ON YOUR SIDE: How a voter I.D. law affects everyone

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Updated: 5/12/2014 6:28 pm
RENO, Nev. (MyNews4.com & KRNV) -- Nevada is one tiny step closer in making identification at the voting poll a requirement. It's a controversial issue, but no matter which side you support, it's going to cost every taxpayer.

Nevada isn't the first state to debate the legitimacy of a voter I.D. law. It's played out in 34 other states, and University of Nevada Political Science Chair Eric Herzick has heard both sides.

"The more conservative action groups will say, 'Absolutely, there's all this vote fraud going on. You have to show X I.D,'", explains Herzick. "More liberal groups will say, 'This is just a move to disenfranchise people, and there isn't much voter fraud, and this will disproportionately affect poor and minority voters.'"

Herzick said those are extreme examples. But in the case of preventing voter fraud, it isn't a problem in Nevada. Secretary of State Ross Miller said there has only been three cases of voter fraud since he's been in office.

"The limited instances where we've gotten complaints in our office about voter fraud taking place, we've effectively put the resources in place to investigate and ultimately prosecute those individuals," said Miller.

The argument that a large number of voters would be disenfranchised, Herzick said providing an I.D. would be a hurdle for a small population of people. "There are about 10-percent of voters, potential voters, who would have a tough time producing some sort of I.D."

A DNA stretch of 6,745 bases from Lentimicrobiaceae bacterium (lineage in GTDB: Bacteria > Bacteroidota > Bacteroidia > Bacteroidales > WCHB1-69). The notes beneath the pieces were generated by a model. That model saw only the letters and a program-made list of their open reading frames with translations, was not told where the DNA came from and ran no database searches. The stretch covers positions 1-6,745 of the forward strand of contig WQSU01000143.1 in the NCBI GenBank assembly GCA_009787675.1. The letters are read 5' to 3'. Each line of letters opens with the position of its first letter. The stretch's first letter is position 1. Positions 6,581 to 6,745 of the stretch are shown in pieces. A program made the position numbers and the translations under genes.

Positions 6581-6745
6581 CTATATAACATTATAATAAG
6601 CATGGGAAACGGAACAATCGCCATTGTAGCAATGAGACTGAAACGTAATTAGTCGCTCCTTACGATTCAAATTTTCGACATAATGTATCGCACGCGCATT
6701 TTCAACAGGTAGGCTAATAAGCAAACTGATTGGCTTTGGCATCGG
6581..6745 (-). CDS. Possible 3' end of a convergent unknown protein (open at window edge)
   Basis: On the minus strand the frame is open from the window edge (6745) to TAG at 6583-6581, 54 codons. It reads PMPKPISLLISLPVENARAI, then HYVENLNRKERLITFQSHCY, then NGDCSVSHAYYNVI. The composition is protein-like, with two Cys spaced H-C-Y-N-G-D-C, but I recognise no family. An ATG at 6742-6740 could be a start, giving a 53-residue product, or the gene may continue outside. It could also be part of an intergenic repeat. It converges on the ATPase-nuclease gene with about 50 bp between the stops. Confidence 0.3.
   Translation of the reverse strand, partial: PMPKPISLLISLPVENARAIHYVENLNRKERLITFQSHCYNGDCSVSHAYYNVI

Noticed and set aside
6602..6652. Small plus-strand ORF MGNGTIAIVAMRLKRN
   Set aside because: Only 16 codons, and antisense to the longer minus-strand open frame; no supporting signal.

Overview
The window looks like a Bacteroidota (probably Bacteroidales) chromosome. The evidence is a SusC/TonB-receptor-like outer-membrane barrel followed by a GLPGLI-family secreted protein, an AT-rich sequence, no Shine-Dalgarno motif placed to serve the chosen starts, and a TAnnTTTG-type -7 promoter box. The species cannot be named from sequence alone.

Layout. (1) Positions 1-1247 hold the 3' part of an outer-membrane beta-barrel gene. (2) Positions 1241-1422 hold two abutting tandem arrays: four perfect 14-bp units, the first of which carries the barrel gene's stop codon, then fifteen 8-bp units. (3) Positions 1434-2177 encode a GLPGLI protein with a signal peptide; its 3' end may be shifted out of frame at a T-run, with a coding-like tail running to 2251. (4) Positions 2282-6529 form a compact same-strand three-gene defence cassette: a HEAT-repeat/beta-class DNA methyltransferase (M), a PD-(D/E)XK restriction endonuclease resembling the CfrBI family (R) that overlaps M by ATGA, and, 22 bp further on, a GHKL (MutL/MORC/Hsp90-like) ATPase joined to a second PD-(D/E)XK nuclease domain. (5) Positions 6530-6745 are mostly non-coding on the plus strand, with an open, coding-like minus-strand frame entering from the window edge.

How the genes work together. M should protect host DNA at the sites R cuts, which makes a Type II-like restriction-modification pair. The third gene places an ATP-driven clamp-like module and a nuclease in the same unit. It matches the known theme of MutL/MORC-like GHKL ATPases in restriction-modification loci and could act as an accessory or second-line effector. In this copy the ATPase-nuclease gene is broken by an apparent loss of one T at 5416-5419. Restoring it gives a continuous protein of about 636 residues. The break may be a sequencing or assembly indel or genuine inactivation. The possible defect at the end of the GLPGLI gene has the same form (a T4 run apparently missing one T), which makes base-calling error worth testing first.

If a voter I.D. law does enter the ballot and passes into law, it wouldn't just affect that small group. Herzick said, "It adds a hurdle to everybody."

Both Herzick and Miller say it will be expensive to implement a voter I.D. requirement.

"You have to offer a free I.D. to anyone who doesn’t have it. You have to offer a means of transportation so they'll be able to get it. And [you have to have] extensive educational outreach to inform the public that the means of voting has fundamentally changed; that they now have to bring a driver's license to the polls. These aren't without cost," said Miller.

Estimated costs to provide voter I.D. cards in Nevada range from $2 million to several millions dollars. It's such a wide-range estimate that state financial analysts cannot say how much it will cost with certainty, though they do know it will increase state and local expenditures.

The petition for a voter I.D. law needs more than 100,000 signatures by June 17 to qualify for the November ballot.
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